For students in industrial and systems engineering (ISE) and operations research (OR) to understand optimization at an advanced level, they must first grasp the analysis of algorithms, computational complexity, and other concepts and modern developments in numerical methods. Satisfying this prerequisite, Numerical Methods and Optimization: An Introduction combines the materials from introductory numerical methods and introductory optimization courses into a single text. This classroom-tested approach enriches a standard numerical methods syllabus with optional chapters on numerical optimization and provides a valuable numerical methods background for students taking an introductory OR or optimization course.
The first part of the text introduces the necessary mathematical background, the digital representation of numbers, and different types of errors associated with numerical methods. The second part explains how to solve typical problems using numerical methods. Focusing on optimization methods, the final part presents basic theory and algorithms for linear and nonlinear optimization.
The book assumes minimal prior knowledge of the topics. Taking a rigorous yet accessible approach to the material, it includes some mathematical proofs as samples of rigorous analysis but in most cases, uses only examples to illustrate the concepts. While the authors provide a MATLAB® guide and code available for download, the book can be used with other software packages.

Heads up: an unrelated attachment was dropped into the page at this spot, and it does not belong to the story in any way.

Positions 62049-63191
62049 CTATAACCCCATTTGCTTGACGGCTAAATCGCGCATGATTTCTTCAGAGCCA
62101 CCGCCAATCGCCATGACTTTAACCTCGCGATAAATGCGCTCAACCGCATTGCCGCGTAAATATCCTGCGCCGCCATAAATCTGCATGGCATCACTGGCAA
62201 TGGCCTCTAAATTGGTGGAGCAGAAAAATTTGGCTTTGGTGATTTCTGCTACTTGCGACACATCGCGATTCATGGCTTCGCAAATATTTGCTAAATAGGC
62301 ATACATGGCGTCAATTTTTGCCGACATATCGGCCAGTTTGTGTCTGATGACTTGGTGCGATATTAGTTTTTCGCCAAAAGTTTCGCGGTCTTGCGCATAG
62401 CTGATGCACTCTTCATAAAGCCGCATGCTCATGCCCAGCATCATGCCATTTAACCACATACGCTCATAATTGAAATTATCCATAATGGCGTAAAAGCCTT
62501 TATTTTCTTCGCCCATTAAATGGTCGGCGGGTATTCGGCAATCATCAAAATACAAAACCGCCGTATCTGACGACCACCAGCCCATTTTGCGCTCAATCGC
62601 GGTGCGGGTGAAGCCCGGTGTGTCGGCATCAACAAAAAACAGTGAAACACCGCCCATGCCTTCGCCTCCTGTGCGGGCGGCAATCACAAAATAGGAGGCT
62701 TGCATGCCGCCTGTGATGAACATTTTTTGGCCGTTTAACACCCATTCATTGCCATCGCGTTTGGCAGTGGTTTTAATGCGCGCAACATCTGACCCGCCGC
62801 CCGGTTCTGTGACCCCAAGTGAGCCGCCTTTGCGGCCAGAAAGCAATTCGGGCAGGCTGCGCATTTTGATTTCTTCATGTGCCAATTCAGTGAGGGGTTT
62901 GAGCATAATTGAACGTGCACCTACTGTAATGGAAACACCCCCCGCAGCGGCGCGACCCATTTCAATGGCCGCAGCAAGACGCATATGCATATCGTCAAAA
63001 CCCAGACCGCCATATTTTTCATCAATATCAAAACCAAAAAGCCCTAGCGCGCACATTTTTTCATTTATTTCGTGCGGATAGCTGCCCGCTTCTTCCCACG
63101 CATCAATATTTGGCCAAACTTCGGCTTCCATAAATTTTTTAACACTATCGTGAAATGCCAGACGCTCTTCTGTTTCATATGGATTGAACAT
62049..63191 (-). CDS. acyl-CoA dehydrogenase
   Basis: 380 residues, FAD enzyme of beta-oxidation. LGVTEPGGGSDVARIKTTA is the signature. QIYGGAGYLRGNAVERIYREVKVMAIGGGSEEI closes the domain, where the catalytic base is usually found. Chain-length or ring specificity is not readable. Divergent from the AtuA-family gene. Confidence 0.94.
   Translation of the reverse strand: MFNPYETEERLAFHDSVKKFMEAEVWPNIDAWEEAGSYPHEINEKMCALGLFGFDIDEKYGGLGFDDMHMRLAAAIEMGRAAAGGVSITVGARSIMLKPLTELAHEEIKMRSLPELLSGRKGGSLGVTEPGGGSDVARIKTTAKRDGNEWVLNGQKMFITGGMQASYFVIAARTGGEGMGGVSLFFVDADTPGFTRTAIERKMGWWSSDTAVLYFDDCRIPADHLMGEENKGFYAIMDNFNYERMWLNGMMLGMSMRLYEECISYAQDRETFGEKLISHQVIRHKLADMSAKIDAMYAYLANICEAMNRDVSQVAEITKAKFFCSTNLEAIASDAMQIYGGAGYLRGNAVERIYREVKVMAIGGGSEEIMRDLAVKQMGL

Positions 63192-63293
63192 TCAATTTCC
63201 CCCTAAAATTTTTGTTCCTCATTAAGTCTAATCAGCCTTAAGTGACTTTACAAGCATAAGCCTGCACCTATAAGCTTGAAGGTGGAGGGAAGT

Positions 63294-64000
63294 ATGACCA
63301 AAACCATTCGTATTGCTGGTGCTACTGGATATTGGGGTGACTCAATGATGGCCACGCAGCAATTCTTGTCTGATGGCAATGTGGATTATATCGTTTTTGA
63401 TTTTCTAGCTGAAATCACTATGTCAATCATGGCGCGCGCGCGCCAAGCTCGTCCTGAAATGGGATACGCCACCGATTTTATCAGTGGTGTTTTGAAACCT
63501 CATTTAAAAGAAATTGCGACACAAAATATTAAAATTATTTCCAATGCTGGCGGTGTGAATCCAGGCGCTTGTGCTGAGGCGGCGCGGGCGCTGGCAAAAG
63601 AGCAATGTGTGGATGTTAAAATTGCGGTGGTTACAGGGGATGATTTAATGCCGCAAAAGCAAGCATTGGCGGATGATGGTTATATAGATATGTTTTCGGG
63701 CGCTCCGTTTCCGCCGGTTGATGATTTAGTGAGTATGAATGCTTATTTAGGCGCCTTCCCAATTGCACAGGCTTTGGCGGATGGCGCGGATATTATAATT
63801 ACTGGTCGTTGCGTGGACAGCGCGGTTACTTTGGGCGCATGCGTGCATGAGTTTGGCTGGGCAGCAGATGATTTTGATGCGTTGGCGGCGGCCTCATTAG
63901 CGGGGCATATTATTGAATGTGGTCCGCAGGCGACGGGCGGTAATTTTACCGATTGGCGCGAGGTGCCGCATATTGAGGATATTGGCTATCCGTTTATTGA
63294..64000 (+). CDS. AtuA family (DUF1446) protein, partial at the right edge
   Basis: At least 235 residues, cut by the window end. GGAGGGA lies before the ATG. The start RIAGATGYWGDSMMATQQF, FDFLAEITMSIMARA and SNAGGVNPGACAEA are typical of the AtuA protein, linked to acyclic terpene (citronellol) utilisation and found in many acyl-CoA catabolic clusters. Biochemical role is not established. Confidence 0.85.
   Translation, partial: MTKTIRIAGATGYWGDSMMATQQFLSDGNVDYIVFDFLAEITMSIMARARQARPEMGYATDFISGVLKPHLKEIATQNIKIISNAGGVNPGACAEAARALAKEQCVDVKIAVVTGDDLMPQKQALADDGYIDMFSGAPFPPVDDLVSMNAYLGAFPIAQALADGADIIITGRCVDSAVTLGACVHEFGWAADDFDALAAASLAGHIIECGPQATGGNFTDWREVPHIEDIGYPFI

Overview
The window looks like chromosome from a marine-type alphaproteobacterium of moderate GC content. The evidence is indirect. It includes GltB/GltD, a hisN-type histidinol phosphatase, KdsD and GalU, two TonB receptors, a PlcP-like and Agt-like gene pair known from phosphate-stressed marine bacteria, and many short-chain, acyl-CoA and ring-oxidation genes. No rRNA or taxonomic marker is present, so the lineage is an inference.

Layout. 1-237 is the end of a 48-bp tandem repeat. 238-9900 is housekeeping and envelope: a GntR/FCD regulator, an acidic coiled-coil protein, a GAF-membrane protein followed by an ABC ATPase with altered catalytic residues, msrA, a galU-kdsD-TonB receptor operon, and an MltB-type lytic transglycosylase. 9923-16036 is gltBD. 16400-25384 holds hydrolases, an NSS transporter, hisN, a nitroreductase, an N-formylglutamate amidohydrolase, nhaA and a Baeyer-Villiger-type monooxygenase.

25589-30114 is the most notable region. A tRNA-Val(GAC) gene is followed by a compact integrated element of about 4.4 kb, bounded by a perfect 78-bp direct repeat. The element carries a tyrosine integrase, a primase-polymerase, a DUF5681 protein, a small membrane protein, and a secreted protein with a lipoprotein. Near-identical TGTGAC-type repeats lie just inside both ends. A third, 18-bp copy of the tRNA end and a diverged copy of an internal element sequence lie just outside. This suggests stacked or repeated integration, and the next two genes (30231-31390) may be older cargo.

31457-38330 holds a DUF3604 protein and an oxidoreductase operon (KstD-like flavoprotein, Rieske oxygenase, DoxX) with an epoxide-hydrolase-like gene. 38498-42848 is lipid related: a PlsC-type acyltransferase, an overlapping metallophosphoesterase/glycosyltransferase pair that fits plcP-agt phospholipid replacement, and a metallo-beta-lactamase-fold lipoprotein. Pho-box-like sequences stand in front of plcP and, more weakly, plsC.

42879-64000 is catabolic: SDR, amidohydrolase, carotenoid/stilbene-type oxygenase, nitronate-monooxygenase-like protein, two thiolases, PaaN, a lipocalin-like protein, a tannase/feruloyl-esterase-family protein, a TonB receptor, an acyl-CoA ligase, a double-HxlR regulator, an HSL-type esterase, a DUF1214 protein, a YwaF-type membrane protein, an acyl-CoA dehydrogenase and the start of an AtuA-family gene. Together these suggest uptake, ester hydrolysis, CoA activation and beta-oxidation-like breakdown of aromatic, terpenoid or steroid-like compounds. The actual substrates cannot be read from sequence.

In The Press
"The book is in most parts very well developed and is served by nice illustrations, a fluid style of writing, and a layout that makes it easy to read. … [it will] serve well its purpose of bridging the gap between numerical analysis, operations research, and mathematical optimization for undergraduate students in the applied sciences."
—Mathematical Reviews, August 2014
"If you are looking for an enjoyable and useful introduction to the basic topics of numerical methods and optimization, this is the right text to read. The authors are not only experienced lecturers but also active researchers in this area. They present the basic topics of numerical methods and optimization in an easy-to-follow, yet rigorous manner. In particular, they gently introduce some important topics, such as computational complexity, which are usually unavailable in textbooks on optimization for engineers. The authors occasionally turn to mathematical humor (such as ‘There are 10 types of people—those who understand binary, and those who don't’) to illustrate some material in the text. This informal contact with the reader exemplifies the engaging style of exposition characteristic of this excellent book."
—Oleg Burdakov, Linkoeping University, Sweden